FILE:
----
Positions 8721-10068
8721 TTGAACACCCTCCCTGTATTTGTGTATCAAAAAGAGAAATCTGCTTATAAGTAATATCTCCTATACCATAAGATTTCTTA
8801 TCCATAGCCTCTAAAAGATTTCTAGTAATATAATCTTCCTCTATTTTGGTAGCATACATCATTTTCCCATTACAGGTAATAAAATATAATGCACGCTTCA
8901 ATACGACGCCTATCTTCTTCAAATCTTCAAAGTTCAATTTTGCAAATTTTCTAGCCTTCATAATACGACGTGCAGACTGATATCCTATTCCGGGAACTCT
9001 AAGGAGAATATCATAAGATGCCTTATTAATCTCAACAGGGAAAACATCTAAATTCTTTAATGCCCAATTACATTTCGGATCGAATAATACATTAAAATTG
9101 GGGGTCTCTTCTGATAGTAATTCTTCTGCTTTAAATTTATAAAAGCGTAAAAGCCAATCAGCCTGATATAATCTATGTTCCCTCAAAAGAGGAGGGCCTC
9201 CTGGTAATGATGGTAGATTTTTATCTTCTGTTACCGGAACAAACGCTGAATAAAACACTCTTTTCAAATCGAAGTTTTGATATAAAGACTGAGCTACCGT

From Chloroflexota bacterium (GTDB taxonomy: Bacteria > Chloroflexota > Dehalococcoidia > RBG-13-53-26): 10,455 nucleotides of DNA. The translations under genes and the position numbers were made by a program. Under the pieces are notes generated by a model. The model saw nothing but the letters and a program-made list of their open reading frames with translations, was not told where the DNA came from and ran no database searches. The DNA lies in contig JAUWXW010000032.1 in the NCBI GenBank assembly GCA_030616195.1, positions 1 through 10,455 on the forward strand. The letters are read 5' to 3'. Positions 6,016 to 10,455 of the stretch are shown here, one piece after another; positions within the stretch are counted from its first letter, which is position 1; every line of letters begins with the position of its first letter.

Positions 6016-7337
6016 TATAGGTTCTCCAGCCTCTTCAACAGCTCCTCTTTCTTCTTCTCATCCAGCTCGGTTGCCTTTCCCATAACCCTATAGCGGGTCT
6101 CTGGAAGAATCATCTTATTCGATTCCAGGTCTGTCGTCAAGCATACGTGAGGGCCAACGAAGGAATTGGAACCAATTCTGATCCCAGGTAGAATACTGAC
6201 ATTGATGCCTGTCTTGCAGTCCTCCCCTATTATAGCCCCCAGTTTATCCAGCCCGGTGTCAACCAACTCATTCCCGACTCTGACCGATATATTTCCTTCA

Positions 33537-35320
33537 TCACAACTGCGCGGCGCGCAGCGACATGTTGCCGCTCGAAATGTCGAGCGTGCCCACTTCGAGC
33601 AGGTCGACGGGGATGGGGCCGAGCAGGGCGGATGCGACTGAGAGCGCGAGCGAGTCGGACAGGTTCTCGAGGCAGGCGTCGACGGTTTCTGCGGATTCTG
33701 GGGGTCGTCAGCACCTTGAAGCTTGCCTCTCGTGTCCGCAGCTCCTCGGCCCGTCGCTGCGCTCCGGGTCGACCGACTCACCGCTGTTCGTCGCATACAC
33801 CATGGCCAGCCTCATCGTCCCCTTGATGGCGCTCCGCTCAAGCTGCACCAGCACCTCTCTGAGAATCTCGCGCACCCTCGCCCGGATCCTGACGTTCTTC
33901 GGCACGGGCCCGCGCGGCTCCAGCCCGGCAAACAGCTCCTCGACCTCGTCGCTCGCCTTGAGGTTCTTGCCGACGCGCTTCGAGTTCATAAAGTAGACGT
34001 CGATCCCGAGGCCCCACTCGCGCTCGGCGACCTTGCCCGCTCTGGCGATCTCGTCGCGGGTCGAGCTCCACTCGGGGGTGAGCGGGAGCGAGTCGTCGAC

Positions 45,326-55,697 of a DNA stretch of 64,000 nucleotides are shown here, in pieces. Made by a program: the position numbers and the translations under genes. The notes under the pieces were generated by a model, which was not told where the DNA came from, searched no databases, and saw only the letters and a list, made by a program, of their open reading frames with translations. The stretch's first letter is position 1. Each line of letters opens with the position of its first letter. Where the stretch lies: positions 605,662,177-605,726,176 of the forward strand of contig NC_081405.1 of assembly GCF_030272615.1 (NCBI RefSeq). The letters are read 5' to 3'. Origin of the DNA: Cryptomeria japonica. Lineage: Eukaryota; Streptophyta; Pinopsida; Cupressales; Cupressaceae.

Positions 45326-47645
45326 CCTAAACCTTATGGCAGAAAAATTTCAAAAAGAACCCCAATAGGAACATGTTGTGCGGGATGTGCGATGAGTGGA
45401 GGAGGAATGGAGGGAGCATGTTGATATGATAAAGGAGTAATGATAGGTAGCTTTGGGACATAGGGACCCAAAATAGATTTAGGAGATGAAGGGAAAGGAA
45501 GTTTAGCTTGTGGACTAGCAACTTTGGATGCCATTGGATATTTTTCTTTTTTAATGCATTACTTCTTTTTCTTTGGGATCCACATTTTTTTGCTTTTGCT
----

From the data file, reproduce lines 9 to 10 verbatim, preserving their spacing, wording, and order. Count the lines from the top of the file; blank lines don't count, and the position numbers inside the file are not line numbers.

Positions 6016-7337
6016 TATAGGTTCTCCAGCCTCTTCAACAGCTCCTCTTTCTTCTTCTCATCCAGCTCGGTTGCCTTTCCCATAACCCTATAGCGGGTCT